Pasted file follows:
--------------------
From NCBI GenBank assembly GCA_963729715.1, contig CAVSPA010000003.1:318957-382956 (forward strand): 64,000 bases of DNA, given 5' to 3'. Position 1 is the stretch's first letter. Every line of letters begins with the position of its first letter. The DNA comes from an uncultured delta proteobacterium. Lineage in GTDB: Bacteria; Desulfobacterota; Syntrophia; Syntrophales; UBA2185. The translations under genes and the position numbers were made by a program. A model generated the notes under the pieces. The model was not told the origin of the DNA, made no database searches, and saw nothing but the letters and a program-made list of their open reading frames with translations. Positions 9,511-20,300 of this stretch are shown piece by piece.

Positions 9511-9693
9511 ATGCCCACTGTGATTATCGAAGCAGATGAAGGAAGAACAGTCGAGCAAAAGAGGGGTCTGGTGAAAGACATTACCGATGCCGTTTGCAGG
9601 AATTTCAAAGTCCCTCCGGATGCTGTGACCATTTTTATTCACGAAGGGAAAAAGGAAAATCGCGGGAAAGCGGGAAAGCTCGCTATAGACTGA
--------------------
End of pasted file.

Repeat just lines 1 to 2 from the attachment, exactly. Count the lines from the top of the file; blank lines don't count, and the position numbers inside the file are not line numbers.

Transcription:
From NCBI GenBank assembly GCA_963729715.1, contig CAVSPA010000003.1:318957-382956 (forward strand): 64,000 bases of DNA, given 5' to 3'. Position 1 is the stretch's first letter. Every line of letters begins with the position of its first letter. The DNA comes from an uncultured delta proteobacterium. Lineage in GTDB: Bacteria; Desulfobacterota; Syntrophia; Syntrophales; UBA2185. The translations under genes and the position numbers were made by a program. A model generated the notes under the pieces. The model was not told the origin of the DNA, made no database searches, and saw nothing but the letters and a program-made list of their open reading frames with translations. Positions 9,511-20,300 of this stretch are shown piece by piece.

Positions 9511-9693